Just when you thought that post metal had run its course with the demise of Isis and Cult of Luna going on hiatus, along comes another set of bearded types who love Explosions in the Sky more than they do employing a vocalist. That’s not to say they’re not welcome to hang around for a while however, for St. Petersburg, Florida five piece Set and Setting have some gloriously hazy sights to show us, which they do with aplomb on sophomore record A Vivid Memory (Prosthetic).
With a name referencing the importance of one’s mindset and location in order to best appreciate an experience with psychedelic drugs, it would be lazy to lump Set and Setting in with those bands who rely on their listeners being wasted to make up for their own musical shortcomings, but it is true that the kind of woozy, gradually building post metal they play would go well with some mind-bending substances at hand. The repetitive melodies and surging rhythms of opening tracks ‘Waves of Luminescence’ and ‘The Inevitable Cycle’ will delight fans of Mono and Pelican, especially with the latter’s bursts of speed indicating that the band haven’t nodded off just yet, while the clinical squalls of ‘Acceptance’ has the members getting the most from their instruments.
Track lengths increase as the album progresses as the band explore the void even deeper with the blurring of post and black metal on the searing sheen of ‘Descending Sun’ which at times sounds like Deafheaven devoid of vocals. The dual percussive assault is maintained throughout the album, giving proceedings a hypnotic feel while the visual impressions of dramatic landscapes and blurred impressions are enforced by the use of repetition and occasional forays into drone and even Shoegaze territory. However the band never tries to outdo themselves and know that the best way to produce a memorable song is to make it worth listening to again. A Vivid Memory has plenty of such tracks and although you don’t have to be baked to fully appreciate them, it wouldn’t hurt.
Memorial (Sargent House) by Russian Circles is a confident beast. It slithers low on its belly on a dark, deep, moody journey, the songs running into each other to provide an ebb and flow that doesn’t exist within the songs themselves. As with all the good music it finds that balance between disparate and opposing elements, like the lone half bar of stick click leading to thumping, flailing drums, end to end with no percussion at all. There’s a heap of skill in the composition and the execution, making this one of the better post-rock/post-metal releases so far this year.
Despite comments by bassist Brian Cook about bands that sound like copies of Explosions In The Sky, these songs aren’t a million miles away either in their slow burn and atmospheric approach, especially in tracks like ‘Cheyenne’, which relies on subtle variations and contrast with its adjacent tracks rather than dramatic crescendocore, dynamics and a procession of short and ever-changing elements. Yes the tracks are shorter, much heavier and use oils and palette knives against the brush and watercolour of EITS, but each track explores one emotion at a time as opposed to a range. Add the fact it’s recognizably Russian Circles, and you realize Memorial doesn’t stretch boundaries or redefine post-rock and post-metal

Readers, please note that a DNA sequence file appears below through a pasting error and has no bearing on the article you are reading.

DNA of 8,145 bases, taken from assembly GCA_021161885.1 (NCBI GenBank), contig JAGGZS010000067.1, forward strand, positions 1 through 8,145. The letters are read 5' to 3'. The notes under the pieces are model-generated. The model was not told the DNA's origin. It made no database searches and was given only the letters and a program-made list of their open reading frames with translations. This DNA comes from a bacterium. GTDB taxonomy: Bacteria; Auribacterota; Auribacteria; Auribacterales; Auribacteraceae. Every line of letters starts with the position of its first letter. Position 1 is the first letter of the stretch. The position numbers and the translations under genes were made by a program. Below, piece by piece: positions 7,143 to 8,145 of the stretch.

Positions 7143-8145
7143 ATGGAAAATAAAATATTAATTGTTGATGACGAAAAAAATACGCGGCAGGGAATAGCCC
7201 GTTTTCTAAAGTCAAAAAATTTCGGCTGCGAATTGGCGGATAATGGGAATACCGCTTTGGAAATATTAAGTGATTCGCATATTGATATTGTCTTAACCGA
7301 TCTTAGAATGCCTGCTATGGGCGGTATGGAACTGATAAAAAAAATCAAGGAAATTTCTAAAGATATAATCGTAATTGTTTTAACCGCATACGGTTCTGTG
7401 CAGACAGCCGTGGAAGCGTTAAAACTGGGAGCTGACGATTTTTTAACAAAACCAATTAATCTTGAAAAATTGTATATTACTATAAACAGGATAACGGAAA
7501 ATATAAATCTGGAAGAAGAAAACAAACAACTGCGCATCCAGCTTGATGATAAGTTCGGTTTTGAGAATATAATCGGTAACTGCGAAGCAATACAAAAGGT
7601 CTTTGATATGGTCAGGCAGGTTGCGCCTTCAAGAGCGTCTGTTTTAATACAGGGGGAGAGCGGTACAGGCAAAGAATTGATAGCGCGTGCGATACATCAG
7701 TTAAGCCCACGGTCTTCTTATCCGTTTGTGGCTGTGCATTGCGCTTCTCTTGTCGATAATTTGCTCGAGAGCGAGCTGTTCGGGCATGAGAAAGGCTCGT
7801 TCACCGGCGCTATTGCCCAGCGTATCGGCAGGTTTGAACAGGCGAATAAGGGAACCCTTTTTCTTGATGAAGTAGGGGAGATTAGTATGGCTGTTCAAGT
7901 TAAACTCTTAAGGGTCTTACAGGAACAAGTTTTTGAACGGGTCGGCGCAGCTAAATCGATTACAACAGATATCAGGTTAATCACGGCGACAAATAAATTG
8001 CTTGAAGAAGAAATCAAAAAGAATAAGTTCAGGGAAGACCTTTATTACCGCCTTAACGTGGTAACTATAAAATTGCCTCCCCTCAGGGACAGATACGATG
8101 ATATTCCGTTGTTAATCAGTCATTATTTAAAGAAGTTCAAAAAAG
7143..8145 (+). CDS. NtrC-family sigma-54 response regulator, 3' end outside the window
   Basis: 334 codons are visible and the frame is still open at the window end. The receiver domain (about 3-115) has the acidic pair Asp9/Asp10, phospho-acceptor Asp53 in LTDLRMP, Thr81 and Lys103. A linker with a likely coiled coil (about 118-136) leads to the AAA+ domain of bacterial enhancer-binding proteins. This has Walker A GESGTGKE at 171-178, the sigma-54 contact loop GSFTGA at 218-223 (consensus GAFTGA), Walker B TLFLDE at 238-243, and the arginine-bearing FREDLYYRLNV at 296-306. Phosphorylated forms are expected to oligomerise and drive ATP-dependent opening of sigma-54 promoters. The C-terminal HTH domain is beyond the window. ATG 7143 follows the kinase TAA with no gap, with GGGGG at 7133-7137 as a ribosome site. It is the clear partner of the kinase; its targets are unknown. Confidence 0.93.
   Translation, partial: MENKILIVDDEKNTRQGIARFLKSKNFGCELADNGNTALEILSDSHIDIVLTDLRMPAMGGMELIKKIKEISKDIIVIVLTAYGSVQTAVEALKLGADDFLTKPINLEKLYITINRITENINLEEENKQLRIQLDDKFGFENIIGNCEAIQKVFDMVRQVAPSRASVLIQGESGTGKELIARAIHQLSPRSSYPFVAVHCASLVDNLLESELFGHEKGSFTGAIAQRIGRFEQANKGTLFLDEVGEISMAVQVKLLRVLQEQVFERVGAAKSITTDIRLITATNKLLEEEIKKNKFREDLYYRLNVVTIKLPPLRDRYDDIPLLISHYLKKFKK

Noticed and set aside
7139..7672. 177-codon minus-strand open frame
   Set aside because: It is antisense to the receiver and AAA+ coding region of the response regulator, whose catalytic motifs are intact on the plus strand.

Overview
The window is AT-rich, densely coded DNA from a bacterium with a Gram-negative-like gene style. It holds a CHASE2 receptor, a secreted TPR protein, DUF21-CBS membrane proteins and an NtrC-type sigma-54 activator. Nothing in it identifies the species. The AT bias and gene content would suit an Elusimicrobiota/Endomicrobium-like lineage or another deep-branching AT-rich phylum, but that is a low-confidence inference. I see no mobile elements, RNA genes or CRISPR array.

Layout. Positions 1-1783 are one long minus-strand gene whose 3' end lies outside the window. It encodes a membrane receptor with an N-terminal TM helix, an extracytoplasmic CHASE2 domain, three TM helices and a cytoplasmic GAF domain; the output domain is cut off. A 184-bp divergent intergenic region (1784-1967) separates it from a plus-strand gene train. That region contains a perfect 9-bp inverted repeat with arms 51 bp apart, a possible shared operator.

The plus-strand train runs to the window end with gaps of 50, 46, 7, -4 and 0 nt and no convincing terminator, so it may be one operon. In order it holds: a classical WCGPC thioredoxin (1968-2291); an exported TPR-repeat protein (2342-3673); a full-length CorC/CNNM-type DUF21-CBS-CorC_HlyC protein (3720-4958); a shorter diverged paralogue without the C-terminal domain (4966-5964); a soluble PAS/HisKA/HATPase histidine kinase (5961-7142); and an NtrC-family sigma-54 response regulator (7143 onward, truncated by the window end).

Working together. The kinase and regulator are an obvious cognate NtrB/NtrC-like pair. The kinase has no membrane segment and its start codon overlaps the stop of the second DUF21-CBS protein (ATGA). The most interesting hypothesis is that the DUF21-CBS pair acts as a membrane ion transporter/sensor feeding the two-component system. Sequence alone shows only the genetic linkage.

As with their two previous records, there’s a wonderful raw quality and both riffing and tremolo guitar are more likely to play second fiddle to bass and drums than you normally find with this style. It gets very intense at times. Actually strike that – some passages are even more intense than others even when light. A case in point is ‘Ethel’, which is the sunrise that breaks through the bleak, murderous night time of ‘Burial’ and provides one of the most beautiful transitions I’ve heard in post-rock and post-metal. All the while it retains that thumping, fat bass you can feel and see as well as hear, and those powerful but restrained drums, despite being a far more gentle track. Then there’s that perfect guitar only used in Ethel – some other instrumental bands could learn a trick here about avoiding effect overuse.
The transition from opener ‘Memoriam’ into ‘Deficit’ is severe, unpleasant, jarring and harsh as fuck. It will annoy a lot of listeners and that’s what I love about it – create discomfort by throwing a hurdle in nice and early that gives the listener no clue as to how this thing is going to pan out. It only makes sense if you listen to the record as a whole (as most fans will) and not to the tracks in isolation though. Once again, a quiet introduction giving way to a thunderous attack in track two is nothing new, particularly in metal and post-metal, but as with the rest of the album the execution is brilliant.
A record of this quality will have many talking about how it’s at the cutting edge of instrumental experimental rock, but it’s not, and it doesn’t matter. This really is one long, epic song that takes you through a range of emotions without losing identity and without losing your attention. It’s far from the first instrumental rock album to do this, but it is one of the best. In the end that’s what matters.
Locrian from Chi-town (Chicago, USA) are by no means a typical band, and perhaps they are proud of this. Borrowing the post-black stylings of forward-thinking New Yorkers Krallice, post-rockalyptic instrumentality of Explosions In The Sky, and the droning post-disquietude of Sunno))), they’re certainly not ones for short and punchy tunes. Instead, they opt for the more aethereal end of the metal world, where light rather than darkness takes prevalence, and more introspective topics of mortality, spirituality, and some heartfelt reflection takes the stage (no pun intended with one of the songs being “Panorama of Mirrors”). Understandably, this isn’t everyone’s thing, so from the start they’ve got an obstacle to overcome. In making music that dares to try for the “epic”, is it possible for them correctly capture the essence unlike a teenager remarking the latest technological marvel or a particularly skillful maneuver in a sports match? Continue reading